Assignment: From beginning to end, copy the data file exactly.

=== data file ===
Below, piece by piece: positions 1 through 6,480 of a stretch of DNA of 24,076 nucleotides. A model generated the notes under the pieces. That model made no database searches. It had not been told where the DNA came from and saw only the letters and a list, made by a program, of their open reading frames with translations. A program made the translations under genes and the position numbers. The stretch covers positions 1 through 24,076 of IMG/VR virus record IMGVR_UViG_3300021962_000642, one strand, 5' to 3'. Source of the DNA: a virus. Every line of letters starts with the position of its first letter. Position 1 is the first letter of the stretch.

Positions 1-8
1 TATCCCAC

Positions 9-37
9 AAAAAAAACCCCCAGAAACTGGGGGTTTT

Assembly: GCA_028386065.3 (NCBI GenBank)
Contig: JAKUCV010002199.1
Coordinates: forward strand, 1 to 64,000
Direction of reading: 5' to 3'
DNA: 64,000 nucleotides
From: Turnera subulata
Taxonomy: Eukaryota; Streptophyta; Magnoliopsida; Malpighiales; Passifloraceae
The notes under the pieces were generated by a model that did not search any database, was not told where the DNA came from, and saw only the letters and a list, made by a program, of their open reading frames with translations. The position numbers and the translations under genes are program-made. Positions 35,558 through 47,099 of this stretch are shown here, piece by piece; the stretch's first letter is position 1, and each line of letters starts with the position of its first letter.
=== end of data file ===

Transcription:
Below, piece by piece: positions 1 through 6,480 of a stretch of DNA of 24,076 nucleotides. A model generated the notes under the pieces. That model made no database searches. It had not been told where the DNA came from and saw only the letters and a list, made by a program, of their open reading frames with translations. A program made the translations under genes and the position numbers. The stretch covers positions 1 through 24,076 of IMG/VR virus record IMGVR_UViG_3300021962_000642, one strand, 5' to 3'. Source of the DNA: a virus. Every line of letters starts with the position of its first letter. Position 1 is the first letter of the stretch.

Positions 1-8
1 TATCCCAC

Positions 9-37
9 AAAAAAAACCCCCAGAAACTGGGGGTTTT

Assembly: GCA_028386065.3 (NCBI GenBank)
Contig: JAKUCV010002199.1
Coordinates: forward strand, 1 to 64,000
Direction of reading: 5' to 3'
DNA: 64,000 nucleotides
From: Turnera subulata
Taxonomy: Eukaryota; Streptophyta; Magnoliopsida; Malpighiales; Passifloraceae
The notes under the pieces were generated by a model that did not search any database, was not told where the DNA came from, and saw only the letters and a list, made by a program, of their open reading frames with translations. The position numbers and the translations under genes are program-made. Positions 35,558 through 47,099 of this stretch are shown here, piece by piece; the stretch's first letter is position 1, and each line of letters starts with the position of its first letter.